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A. Miskimin, "Monetary Movements and Market Structure- Forces for Contraction in Fourteenth- and Fifteenth-century England"]', in J. econ. Hist. XXIV (I 964) 494-5. Such a contradictory pattern may be seen in Flanders and Brabant in the fifteenth century (R. ',in R. Nord, XLIII (I96I) 28I-3 I7)• 3 E. Carpentier and J. Glenisson, 'La Demographie fran~se au xive siecle', in Annates, XVII (I962) I09-29. The total population of France in IpS has been estimated at just under I2,25o,ooo (F. Lot, 'L'Etat des paroisses et des feux de I328', in Bib/.

5 September 1 340; as far as the war aims of the English government were concerned it had brought them only a useful alliance with the Flemish towns in rebellion against their count and perhaps a diversion of French interest from the Gascon frontier. The north and the south-west remained theatres of war, the first intermittently, the second almost permanently. In the south-west, French pressure developed; but the English found in the Breton successiondispute the opportunity again to create a diversion of French military strength northward, as well as an adherent in Jean de Montfort on the English case to the sovereignty of France.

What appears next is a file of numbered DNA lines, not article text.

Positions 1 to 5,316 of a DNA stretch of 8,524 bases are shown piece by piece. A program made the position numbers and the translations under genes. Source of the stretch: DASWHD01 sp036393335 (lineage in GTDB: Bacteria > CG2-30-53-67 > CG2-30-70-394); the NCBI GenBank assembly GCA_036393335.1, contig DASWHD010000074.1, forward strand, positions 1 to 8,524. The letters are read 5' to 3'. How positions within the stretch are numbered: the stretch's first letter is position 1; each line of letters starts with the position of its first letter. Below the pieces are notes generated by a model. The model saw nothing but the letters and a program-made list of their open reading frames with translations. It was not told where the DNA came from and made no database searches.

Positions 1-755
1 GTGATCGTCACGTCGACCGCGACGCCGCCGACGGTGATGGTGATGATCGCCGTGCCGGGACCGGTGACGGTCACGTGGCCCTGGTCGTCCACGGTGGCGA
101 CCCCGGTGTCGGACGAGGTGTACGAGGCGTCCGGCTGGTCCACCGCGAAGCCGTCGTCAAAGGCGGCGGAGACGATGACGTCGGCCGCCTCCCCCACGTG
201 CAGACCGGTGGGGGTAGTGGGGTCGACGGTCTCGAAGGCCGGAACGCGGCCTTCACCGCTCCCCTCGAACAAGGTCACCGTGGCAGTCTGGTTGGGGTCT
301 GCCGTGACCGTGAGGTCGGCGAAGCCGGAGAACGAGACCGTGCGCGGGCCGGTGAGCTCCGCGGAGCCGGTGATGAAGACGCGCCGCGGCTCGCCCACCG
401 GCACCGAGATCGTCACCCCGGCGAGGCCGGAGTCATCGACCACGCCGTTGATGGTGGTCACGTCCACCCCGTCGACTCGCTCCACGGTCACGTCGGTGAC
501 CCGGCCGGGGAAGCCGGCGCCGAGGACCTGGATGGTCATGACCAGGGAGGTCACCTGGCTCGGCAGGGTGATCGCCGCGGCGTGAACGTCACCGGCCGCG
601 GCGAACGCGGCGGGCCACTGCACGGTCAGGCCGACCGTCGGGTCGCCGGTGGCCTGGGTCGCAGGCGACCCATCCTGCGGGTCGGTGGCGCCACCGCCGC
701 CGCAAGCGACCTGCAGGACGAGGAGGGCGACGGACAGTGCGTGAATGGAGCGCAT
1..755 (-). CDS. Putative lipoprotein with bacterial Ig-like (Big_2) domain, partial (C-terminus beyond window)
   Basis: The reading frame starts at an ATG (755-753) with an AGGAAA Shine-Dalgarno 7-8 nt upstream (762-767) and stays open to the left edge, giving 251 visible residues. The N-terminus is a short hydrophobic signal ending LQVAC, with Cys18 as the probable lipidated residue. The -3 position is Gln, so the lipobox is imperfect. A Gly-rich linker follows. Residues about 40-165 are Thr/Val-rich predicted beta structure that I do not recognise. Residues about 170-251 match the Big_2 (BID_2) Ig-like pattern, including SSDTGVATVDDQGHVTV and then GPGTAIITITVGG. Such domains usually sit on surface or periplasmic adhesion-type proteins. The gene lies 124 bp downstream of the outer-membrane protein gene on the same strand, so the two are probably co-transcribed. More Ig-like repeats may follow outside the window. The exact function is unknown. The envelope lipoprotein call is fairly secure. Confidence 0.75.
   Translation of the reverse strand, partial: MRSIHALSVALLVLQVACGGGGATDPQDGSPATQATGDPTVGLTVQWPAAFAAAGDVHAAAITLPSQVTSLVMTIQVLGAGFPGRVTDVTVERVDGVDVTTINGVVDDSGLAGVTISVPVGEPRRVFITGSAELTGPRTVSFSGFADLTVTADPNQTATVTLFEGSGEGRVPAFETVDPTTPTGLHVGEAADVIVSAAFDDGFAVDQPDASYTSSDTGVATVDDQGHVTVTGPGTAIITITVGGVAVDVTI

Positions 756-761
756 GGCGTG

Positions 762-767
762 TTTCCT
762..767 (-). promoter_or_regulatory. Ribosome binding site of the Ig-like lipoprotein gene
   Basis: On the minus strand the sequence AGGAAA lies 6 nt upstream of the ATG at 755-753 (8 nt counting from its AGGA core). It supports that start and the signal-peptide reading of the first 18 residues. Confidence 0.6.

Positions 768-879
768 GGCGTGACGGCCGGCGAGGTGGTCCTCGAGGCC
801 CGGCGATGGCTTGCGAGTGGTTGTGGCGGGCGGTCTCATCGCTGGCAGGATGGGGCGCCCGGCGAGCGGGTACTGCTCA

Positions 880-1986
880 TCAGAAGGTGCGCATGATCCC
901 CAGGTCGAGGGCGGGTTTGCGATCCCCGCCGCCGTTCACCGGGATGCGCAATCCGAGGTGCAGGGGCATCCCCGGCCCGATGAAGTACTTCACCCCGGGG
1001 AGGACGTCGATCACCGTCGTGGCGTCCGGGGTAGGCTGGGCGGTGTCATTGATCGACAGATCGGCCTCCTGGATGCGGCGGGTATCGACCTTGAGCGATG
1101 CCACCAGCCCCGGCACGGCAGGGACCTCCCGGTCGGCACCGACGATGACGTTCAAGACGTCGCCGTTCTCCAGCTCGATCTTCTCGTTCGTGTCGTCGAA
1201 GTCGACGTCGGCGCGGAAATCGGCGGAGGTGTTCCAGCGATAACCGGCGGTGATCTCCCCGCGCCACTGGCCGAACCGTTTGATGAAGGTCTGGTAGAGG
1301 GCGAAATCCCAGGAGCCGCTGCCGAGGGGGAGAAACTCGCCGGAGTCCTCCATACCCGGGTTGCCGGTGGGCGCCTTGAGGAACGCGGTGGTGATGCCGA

The king of England claimed the throne of France. Alter1 Foedera, ed. T. Rymer, IV, part 2 (The Hague, 1740) pp. 19o-1. z Wylie and Waugh, op. cit. III 39-41; A. Leguai, 'Le ProbU:me des ran~ons au xve siecle: Ia captivite de Jean 1er, due de Bourbon', in Cah. Hist. VI (1961) 41-18. 3 Delachenal, op. cit. pp. 339 ff. WARFARE 43 natively, he claimed his inheritance in France to hold in full sovereignty. Admission of these claims might be forced upon his opponent by a number of other means than by mere military activity.

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